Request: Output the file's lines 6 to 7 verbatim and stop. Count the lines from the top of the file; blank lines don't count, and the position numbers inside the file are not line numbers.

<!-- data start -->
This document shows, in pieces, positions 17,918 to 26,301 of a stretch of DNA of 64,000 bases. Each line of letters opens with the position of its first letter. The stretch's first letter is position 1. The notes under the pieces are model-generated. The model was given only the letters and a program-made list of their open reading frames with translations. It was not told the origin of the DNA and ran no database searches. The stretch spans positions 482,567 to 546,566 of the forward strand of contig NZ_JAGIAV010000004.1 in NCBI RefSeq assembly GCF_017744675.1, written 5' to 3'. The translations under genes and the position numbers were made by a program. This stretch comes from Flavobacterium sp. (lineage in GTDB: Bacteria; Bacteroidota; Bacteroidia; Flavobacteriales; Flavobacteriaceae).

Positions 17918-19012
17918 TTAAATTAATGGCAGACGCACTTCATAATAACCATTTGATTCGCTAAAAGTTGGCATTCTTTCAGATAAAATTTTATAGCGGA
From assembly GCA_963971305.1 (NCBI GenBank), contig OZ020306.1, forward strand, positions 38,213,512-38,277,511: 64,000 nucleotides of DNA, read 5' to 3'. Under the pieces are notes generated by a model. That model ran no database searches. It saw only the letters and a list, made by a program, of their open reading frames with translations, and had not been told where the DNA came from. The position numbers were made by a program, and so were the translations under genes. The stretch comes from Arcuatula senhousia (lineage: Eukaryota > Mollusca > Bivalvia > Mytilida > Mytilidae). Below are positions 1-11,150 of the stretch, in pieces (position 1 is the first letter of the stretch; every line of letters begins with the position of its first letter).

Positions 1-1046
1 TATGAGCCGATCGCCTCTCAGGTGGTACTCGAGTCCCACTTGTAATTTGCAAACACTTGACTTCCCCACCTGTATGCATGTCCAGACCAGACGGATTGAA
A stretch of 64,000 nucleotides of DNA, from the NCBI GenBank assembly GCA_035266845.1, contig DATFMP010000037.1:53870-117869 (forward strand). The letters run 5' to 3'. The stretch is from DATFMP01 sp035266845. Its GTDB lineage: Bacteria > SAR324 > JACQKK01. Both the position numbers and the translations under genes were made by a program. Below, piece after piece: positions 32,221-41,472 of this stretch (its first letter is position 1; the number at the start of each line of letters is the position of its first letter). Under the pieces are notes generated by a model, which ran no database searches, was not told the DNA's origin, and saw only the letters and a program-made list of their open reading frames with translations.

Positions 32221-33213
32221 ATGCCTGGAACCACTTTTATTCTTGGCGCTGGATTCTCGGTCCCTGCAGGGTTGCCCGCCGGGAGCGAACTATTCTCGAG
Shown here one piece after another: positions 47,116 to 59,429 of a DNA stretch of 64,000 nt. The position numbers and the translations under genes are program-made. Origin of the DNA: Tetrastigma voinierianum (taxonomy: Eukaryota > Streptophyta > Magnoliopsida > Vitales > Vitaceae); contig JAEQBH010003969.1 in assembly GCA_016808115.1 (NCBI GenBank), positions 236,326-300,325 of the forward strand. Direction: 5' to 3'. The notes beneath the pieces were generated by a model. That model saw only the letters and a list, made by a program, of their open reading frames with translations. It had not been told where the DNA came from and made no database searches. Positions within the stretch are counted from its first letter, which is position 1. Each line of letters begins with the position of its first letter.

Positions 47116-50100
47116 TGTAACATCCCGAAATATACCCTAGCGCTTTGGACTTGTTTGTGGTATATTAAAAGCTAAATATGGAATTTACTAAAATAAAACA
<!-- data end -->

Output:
1 TATGAGCCGATCGCCTCTCAGGTGGTACTCGAGTCCCACTTGTAATTTGCAAACACTTGACTTCCCCACCTGTATGCATGTCCAGACCAGACGGATTGAA
A stretch of 64,000 nucleotides of DNA, from the NCBI GenBank assembly GCA_035266845.1, contig DATFMP010000037.1:53870-117869 (forward strand). The letters run 5' to 3'. The stretch is from DATFMP01 sp035266845. Its GTDB lineage: Bacteria > SAR324 > JACQKK01. Both the position numbers and the translations under genes were made by a program. Below, piece after piece: positions 32,221-41,472 of this stretch (its first letter is position 1; the number at the start of each line of letters is the position of its first letter). Under the pieces are notes generated by a model, which ran no database searches, was not told the DNA's origin, and saw only the letters and a program-made list of their open reading frames with translations.